Bacteria and drinking water are not two things that usually go together very well, but according to a new study, certain species of microbes may help remove trace minerals such as zinc, selenium and even arsenic from your drinking water in the future. In nature, sulfate-reducing bacteria (SRB) play an important role in binding sulfate in water. But scientists have disputed their role in binding trace minerals. Among other reasons, it was thought that SRBs could exist only in oxygen-free environments.
An international team of scientists, led by Matthias Labrenz of the University of Wisconsin-Madison, recently sent scuba divers into a flooded lead and zinc mining tunnel in Tennyson, Wis., where they retrieved a type of SRB that behaved a differently from the rest. Bacteria of the Desulfobacteriaeceae family, they found, can handle a low-oxygen environment. They reported the results in the December 1 issue of Science.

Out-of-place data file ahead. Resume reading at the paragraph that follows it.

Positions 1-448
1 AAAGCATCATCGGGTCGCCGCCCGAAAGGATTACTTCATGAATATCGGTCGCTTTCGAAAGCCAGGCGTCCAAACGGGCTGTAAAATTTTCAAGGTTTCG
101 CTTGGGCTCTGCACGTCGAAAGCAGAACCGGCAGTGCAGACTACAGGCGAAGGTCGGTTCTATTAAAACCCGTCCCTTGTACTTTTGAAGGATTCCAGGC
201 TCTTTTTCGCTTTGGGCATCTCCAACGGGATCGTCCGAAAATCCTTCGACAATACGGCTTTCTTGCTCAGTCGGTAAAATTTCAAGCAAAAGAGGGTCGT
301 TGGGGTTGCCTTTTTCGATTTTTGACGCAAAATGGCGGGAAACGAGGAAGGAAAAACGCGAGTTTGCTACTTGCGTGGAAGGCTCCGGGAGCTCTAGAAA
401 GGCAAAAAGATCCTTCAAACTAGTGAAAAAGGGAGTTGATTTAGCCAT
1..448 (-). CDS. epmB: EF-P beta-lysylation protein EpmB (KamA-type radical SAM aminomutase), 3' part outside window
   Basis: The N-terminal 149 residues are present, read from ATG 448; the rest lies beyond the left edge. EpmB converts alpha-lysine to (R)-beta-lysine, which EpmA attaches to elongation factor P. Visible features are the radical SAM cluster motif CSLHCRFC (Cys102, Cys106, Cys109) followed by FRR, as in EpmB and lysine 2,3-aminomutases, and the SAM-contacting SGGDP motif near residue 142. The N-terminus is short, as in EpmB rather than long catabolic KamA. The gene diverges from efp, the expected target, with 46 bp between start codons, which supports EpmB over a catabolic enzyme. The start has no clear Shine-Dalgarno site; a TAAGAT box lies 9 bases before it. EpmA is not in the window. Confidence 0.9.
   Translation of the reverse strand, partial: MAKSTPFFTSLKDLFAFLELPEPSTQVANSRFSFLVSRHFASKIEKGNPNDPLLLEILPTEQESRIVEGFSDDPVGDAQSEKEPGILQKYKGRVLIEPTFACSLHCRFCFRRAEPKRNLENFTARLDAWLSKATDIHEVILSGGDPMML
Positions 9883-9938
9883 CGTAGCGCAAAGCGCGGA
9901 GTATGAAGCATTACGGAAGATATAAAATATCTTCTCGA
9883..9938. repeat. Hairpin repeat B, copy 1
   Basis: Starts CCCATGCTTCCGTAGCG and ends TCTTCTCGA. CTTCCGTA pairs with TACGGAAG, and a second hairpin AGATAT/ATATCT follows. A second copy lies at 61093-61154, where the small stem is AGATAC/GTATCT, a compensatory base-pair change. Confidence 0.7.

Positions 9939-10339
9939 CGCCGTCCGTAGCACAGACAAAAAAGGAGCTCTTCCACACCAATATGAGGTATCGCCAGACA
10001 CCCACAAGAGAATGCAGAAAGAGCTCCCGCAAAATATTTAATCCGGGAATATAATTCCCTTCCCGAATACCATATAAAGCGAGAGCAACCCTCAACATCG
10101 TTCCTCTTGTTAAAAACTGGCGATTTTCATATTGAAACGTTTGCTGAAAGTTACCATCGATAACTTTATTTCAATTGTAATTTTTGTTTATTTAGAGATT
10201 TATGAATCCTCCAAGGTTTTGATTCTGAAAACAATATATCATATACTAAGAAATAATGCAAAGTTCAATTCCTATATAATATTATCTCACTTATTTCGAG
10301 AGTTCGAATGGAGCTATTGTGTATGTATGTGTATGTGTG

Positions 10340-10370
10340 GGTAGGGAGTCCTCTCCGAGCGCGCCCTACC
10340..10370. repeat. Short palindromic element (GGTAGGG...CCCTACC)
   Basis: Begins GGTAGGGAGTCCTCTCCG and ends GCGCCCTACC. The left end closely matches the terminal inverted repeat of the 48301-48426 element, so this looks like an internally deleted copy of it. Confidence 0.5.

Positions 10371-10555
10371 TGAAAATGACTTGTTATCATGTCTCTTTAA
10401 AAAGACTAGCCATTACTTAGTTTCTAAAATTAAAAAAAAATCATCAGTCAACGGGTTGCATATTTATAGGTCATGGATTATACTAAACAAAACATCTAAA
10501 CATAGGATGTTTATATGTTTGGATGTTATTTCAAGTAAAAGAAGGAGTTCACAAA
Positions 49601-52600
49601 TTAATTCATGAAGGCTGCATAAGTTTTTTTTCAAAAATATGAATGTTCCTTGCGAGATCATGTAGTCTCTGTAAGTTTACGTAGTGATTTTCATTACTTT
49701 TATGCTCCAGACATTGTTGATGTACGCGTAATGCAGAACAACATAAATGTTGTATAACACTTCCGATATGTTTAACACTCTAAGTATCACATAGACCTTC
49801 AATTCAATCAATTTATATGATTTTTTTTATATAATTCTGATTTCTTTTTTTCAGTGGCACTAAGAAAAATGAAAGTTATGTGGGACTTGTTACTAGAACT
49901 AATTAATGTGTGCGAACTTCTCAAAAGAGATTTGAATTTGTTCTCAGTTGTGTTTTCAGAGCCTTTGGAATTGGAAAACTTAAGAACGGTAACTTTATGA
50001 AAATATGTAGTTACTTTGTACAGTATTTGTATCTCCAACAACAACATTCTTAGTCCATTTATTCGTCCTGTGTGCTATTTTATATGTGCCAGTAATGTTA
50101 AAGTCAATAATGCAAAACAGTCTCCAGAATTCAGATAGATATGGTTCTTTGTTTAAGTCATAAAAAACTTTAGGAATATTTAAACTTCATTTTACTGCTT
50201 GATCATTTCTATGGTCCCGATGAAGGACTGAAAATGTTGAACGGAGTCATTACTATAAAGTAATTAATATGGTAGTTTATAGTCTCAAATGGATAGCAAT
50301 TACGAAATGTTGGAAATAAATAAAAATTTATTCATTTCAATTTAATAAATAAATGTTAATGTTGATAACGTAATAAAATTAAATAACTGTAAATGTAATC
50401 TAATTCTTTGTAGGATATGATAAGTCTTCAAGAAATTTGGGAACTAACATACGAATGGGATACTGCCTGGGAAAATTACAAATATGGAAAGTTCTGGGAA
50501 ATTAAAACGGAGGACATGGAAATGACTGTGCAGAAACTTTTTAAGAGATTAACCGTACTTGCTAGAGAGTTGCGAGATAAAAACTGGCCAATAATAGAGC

Using x-ray experiments, the researchers discovered that the bacteria formed mineral deposits from the water that surrounds them, binding them in the form of tiny spheres. In this particular case, the bacteria bound zinc and sulfate, and they did it so effectively that the zinc concentration in the spheres became a million times higher than that in the surrounding water. Indeed, the spheres consisted almost entirely of zinc sulfide (see image). This ability makes the tiny life-forms potentially very useful in the process of water treatment. They could be used to remove zinc, selenium and even arsenic traces from contaminated water, as in the mining tunnel, or even from drinking water supplies.